Silicon Valley is the world’s leading center of innovation. Yet San Jose is trapped in the era of floppy disks and 8-track tapes when it comes to mobility and development. Traffic congestion is getting worse every day, but we are still building homes and apartments in San Jose like it is 1978, expecting every household to own two or more cars.
When we design new homes around cars – with massive garages and seas of parking lots – it drives up the price of building homes, often by $100,000 or more. The costs are even higher when you consider the loss of valuable space that could have been used for community gardens, gathering places, playgrounds – or even more housing.
Silicon Valley needs fresh ideas and innovative solutions if we are to overcome these intertwined challenges of traffic and housing. That’s why the Knight Foundation is supporting efforts to scale up a cutting-edge program called GreenTRIP.
GreenTRIP is a certification program for residential developments that offer free transit passes, car-share memberships, and other incentives that reduce driving. By reducing the need for parking, GreenTRIP lowers the cost of building, gives new residents more choices for getting around without a car, and frees up more space for things that can make great communities.
The potential for a new paradigm of development is why San Jose Mayor Sam Liccardo, three city councilmembers, and four department heads, from transportation, planning, housing and economic development, came to celebrate the launch of the new GreenTRIP Platinum Certification at an event in January.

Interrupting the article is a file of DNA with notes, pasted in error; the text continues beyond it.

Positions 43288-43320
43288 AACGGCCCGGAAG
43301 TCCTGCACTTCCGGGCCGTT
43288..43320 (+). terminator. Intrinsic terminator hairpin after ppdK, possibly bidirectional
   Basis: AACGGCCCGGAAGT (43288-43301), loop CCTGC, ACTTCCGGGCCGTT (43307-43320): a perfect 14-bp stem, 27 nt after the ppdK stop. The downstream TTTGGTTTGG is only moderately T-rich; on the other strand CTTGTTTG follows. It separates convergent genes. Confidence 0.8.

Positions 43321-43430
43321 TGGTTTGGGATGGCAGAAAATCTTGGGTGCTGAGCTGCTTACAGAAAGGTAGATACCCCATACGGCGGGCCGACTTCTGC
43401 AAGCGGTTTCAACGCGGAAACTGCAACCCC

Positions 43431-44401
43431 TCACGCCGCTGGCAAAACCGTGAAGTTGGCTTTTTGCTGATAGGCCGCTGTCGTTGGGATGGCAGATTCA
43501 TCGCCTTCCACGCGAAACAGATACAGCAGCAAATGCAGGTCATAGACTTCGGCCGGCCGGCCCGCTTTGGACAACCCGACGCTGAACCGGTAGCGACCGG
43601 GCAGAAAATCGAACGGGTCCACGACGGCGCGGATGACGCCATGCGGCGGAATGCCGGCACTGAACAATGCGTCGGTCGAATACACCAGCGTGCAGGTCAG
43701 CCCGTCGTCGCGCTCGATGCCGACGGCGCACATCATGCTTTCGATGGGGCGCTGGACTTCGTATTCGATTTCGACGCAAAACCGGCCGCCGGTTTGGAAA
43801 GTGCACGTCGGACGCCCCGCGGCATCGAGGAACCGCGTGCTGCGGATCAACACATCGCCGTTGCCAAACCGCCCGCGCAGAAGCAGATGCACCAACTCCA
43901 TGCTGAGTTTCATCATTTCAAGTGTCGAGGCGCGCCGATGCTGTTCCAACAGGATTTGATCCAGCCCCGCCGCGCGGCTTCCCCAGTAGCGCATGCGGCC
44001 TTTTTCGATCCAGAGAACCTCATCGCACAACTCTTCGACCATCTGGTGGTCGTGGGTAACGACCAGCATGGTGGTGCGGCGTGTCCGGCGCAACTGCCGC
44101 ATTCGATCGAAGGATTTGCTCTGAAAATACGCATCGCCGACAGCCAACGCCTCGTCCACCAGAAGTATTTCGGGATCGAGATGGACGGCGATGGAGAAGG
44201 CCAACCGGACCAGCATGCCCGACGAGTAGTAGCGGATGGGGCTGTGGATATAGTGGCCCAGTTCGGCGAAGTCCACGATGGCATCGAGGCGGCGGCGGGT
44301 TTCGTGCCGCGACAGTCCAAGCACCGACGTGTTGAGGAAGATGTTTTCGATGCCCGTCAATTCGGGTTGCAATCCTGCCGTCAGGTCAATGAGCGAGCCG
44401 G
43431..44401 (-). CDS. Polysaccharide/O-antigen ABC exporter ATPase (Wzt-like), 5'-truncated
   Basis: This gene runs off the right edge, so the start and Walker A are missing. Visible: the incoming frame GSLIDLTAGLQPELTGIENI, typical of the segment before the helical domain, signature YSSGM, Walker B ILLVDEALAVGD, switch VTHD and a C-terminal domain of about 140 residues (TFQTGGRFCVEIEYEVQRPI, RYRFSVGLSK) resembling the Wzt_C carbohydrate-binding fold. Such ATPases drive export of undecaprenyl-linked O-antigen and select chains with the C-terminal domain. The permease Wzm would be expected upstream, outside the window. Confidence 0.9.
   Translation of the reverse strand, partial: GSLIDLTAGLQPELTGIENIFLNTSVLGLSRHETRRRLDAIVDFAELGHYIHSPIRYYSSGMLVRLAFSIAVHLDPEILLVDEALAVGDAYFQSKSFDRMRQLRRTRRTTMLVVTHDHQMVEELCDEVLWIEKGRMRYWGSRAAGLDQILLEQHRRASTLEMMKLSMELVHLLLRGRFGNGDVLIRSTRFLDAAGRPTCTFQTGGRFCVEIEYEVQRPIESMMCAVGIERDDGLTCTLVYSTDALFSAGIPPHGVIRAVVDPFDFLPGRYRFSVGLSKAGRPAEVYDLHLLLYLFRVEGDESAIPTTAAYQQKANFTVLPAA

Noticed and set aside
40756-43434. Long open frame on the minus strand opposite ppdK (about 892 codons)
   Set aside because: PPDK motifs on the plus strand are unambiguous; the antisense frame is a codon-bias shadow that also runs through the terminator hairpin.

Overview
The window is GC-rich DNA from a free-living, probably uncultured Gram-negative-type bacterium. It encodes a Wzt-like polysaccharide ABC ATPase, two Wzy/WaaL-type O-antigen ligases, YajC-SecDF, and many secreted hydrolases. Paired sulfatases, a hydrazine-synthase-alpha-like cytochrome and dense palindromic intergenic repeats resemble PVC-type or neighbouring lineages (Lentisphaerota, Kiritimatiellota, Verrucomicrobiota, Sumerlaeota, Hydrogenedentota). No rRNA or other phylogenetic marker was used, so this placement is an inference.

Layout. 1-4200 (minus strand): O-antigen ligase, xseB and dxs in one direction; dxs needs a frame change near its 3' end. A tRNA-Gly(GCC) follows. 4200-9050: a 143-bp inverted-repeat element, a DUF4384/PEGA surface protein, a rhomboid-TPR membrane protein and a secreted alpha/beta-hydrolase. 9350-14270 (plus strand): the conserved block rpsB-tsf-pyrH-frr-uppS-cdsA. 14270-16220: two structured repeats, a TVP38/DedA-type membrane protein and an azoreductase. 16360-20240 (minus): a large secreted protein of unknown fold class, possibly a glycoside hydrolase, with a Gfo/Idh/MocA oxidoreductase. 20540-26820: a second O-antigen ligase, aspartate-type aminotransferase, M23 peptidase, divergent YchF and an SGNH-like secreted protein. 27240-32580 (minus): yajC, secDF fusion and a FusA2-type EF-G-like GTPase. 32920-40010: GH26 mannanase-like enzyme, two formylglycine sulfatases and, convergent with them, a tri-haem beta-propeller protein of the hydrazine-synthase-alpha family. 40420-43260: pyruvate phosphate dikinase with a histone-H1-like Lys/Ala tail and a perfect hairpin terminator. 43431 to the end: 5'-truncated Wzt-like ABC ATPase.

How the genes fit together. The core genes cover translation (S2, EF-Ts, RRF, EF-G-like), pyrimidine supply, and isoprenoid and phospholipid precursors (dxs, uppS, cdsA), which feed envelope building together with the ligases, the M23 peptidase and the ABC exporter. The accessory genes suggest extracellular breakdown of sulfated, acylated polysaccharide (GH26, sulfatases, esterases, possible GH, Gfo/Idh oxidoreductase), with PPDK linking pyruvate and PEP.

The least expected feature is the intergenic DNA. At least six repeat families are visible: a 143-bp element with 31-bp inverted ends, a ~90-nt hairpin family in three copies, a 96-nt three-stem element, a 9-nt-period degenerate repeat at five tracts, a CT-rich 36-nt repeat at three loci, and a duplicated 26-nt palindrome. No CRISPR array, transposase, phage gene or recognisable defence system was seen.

Platinum is the new badge of honor for housing developments adding even more advanced traffic-reduction strategies like bikeshare pods, TransitScreen in the lobbies, and the promotion of “peer-to-peer” carsharing platforms like Getaround. These strategies can not only reduce driving from building residents, but help the surrounding community transition to less driving.
The second tool highlighted at the event and supported by the Knight Foundation, GreenTRIP Connect, is still under development but may be a game-changer.
This online map-based tool will let cities, developers, and community members everywhere use powerful modeling to determine the traffic, health, and economic benefits of implementing GreenTRIP strategies and providing more affordable homes. It would provide information in a way that can empower community members to productively engage in decision-making.
As Mayor Liccardo said at the outset of the event, “We know we need the density, we know we need smart growth and we need to be able to do it with everybody on board, and I’m really looking forward [to] the Connect tool, because we know that community engagement is such an incredibly important piece.”
GreenTRIP Connect could also ultimately be adopted in city codes, in San Jose and beyond, making smart developments the norm. If San Jose implemented GreenTRIP strategies as they develop their next 120,000 homes, we could reduce cost of construction by $2.4 billion, helping create housing that middle income people can afford, and greatly reducing construction costs for affordable homes.
As Mayor Liccardo said, “So [GreenTRIP] and the Connect tool are going to be very critical for us in really being able to retrofit this city that’s been built for automobiles into a city that is built for people.”
What attracts people to places – and keeps them there – is not a plethora of parking. In the long run, planning for more affordable, low-traffic places attracts people and talent, and helps avoid displacement of existing residents.
GreenTRIP Connect will allow San Jose to bypass the incremental progression from 8-track tape to cassette to CD. These crises are too simply too urgent and San Jose is responding; they are poised to be the first city to use data, technology and community engagement to bring these GreenTRIP strategies to scale.